On 9 March 2020 the Court of Appeal dismissed the appeal by Spamat S.R.L. against the ex tempore  judgment of McDonald J on 24 May 2019.  The judgment of the Court of Appeal highlights again the relationship between in rem and in personam claims.


In the High Court proceedings, the appellant had claimed the sum of €38,314.07 from the respondent in respect of a debt claimed to be due and owing in respect of disbursements made by the appellant allegedly on behalf of the vessel the MV Almirante Storni (the “Vessel”) during its call at the port of Bari in March 2018.  It was not disputed by the appellant that the services allegedly provided to the Vessel were services ordered by the then time charterer of the Vessel, G.K. Shipping. The appellant was appointed as ship’s agent for the Vessel by the time charterer by email. Subsequently the respondent separately contacted the appellant requesting for funds to be forwarded to the Master of the Vessel and for other assistance such as crew changes. The appellant billed G.K. Shipping for the services it rendered to the Vessel and that were procured at the request of the time charterer.  This invoice and email correspondence regarding the charges levied were not copied to the disponent owners.  No demand was made of the respondent for payment. The time charterer failed to settle the invoice and ultimately the appellant arrested the Vessel in Ireland seeking security for the unpaid time charterer expenses. The separate services rendered by the appellant agent to the disponent owner were invoiced separately to the disponent owners and were paid in full by the disponent owner.


In the High Court, McDonald J. concluded that on the basis of the exchange of e-mails at the time, the appellant was aware of the distinction between G.K. Shipping on the one hand and the owners of the Vessel (the respondent) on the other. The trial judge held that the agent was not entitled to pursue its claim in rem to the point of having recourse to the Vessel to satisfy its claim as such a right would require personal liability on behalf of the owner.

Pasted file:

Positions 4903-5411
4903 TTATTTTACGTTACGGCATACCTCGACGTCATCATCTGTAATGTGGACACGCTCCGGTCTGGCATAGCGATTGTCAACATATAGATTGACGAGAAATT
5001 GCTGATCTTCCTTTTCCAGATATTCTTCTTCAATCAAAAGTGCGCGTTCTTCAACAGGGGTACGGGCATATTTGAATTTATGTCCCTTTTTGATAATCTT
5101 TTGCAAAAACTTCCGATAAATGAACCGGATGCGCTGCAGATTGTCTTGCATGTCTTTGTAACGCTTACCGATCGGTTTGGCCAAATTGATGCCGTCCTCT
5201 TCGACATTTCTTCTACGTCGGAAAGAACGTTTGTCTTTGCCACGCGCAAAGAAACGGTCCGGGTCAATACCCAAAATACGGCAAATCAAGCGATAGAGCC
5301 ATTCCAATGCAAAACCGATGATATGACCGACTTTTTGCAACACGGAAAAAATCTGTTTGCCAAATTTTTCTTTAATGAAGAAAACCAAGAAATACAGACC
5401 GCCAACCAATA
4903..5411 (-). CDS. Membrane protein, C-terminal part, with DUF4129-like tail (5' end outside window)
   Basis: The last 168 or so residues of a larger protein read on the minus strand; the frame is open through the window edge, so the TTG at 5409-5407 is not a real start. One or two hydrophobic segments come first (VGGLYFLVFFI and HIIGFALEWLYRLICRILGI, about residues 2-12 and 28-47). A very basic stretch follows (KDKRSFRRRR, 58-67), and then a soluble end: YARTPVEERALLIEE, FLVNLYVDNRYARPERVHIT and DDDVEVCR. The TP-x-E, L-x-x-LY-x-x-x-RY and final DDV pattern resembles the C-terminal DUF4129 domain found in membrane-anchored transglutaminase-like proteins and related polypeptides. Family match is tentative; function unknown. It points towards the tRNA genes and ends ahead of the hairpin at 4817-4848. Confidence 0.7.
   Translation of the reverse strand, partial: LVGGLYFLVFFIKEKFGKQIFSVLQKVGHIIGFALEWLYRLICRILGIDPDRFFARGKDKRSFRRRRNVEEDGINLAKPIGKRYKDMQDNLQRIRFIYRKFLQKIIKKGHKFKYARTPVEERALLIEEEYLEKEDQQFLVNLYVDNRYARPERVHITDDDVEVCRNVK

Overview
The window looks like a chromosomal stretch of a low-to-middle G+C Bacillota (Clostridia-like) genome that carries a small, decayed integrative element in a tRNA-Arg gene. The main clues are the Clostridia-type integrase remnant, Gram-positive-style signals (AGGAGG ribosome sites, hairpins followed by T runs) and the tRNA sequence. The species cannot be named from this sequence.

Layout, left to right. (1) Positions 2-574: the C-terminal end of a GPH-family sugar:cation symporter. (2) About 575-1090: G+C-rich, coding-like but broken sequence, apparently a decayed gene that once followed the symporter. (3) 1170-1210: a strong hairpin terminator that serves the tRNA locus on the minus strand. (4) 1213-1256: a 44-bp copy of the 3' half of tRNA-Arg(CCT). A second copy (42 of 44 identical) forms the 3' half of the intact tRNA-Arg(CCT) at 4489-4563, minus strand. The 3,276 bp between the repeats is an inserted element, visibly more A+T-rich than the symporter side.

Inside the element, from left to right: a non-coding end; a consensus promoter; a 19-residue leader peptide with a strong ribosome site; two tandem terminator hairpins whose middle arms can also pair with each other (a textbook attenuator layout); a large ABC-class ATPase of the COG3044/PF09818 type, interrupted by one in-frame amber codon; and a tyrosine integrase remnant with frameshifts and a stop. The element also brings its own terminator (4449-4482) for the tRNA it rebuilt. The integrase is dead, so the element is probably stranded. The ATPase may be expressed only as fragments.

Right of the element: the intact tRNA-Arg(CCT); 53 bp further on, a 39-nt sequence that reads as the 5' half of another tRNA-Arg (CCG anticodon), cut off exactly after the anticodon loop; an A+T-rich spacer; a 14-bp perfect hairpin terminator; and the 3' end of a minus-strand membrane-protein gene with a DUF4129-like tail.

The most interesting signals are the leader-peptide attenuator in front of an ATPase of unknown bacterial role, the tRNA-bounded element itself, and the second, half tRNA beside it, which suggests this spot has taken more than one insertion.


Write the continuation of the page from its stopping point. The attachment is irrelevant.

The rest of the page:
Mr Justice McGovern giving the judgment of the Court of Appeal noted that it was quite clear that the disbursements were for the benefit of G.K. Shipping. “They were for the purposes of facilitating the operation of the Vessel so as to enable the time charterer to earn freight. “


In assessing the question as to whether the appellant was entitled to pursue its claim in rem to the point of having recourse to the Vessel to satisfy its claim, Mr Justice McGovern in the judgment of the Court of Appeal , highlighted the difference between maritime claims that give rise to a maritime lien and those which do not. He noted that in Irish law a maritime lien is created in respect of claims for: salvage, collision damage, seaman’s wages, master’s wages, and master’s disbursements. Quoting Hewson J. in The St. Merriel (1963)  1 ALL ER 537 at page 543: “It is a fundamental rule that the basis of maritime liens lies in the personal liability of the owner.”


The Court of Appeal noted the claim before it was not a claim in relation to matters giving rise to a maritime lien referring to the authority of Meeson & Kimbell on Admiralty Jurisdiction and Practice (5th Edition 2018) where the authors state at para 2.97 that “Ordinary towage does not give rise to a maritime lien,” and at para 2.136: “There is no maritime lien for disbursements incurred by a shipper, charterer or agent.